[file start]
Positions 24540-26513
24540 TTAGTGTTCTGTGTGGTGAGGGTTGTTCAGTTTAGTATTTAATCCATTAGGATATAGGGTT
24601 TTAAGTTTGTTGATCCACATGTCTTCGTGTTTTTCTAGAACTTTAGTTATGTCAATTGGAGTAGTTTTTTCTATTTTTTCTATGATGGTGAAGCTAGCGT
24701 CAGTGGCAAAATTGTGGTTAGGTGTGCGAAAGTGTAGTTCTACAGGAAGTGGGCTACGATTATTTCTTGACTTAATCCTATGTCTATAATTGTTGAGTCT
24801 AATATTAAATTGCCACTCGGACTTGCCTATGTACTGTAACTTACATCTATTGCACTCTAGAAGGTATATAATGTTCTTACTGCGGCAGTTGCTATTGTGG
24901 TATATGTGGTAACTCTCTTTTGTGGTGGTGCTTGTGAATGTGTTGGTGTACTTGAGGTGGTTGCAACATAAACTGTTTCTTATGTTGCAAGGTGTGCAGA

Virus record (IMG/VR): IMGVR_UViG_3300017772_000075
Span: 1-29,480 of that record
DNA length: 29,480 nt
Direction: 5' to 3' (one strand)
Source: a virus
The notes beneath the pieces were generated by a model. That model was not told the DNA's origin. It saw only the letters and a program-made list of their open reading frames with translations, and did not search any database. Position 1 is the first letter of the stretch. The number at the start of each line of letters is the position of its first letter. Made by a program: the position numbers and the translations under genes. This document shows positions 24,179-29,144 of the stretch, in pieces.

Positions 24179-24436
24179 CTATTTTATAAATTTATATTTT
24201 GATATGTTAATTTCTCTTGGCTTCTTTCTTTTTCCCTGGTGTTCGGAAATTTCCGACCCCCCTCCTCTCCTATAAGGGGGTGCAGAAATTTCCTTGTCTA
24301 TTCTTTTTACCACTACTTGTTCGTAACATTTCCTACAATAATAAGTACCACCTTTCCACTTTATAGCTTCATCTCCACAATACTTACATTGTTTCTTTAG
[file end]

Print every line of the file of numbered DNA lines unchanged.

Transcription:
Positions 24540-26513
24540 TTAGTGTTCTGTGTGGTGAGGGTTGTTCAGTTTAGTATTTAATCCATTAGGATATAGGGTT
24601 TTAAGTTTGTTGATCCACATGTCTTCGTGTTTTTCTAGAACTTTAGTTATGTCAATTGGAGTAGTTTTTTCTATTTTTTCTATGATGGTGAAGCTAGCGT
24701 CAGTGGCAAAATTGTGGTTAGGTGTGCGAAAGTGTAGTTCTACAGGAAGTGGGCTACGATTATTTCTTGACTTAATCCTATGTCTATAATTGTTGAGTCT
24801 AATATTAAATTGCCACTCGGACTTGCCTATGTACTGTAACTTACATCTATTGCACTCTAGAAGGTATATAATGTTCTTACTGCGGCAGTTGCTATTGTGG
24901 TATATGTGGTAACTCTCTTTTGTGGTGGTGCTTGTGAATGTGTTGGTGTACTTGAGGTGGTTGCAACATAAACTGTTTCTTATGTTGCAAGGTGTGCAGA

Virus record (IMG/VR): IMGVR_UViG_3300017772_000075
Span: 1-29,480 of that record
DNA length: 29,480 nt
Direction: 5' to 3' (one strand)
Source: a virus
The notes beneath the pieces were generated by a model. That model was not told the DNA's origin. It saw only the letters and a program-made list of their open reading frames with translations, and did not search any database. Position 1 is the first letter of the stretch. The number at the start of each line of letters is the position of its first letter. Made by a program: the position numbers and the translations under genes. This document shows positions 24,179-29,144 of the stretch, in pieces.

Positions 24179-24436
24179 CTATTTTATAAATTTATATTTT
24201 GATATGTTAATTTCTCTTGGCTTCTTTCTTTTTCCCTGGTGTTCGGAAATTTCCGACCCCCCTCCTCTCCTATAAGGGGGTGCAGAAATTTCCTTGTCTA
24301 TTCTTTTTACCACTACTTGTTCGTAACATTTCCTACAATAATAAGTACCACCTTTCCACTTTATAGCTTCATCTCCACAATACTTACATTGTTTCTTTAG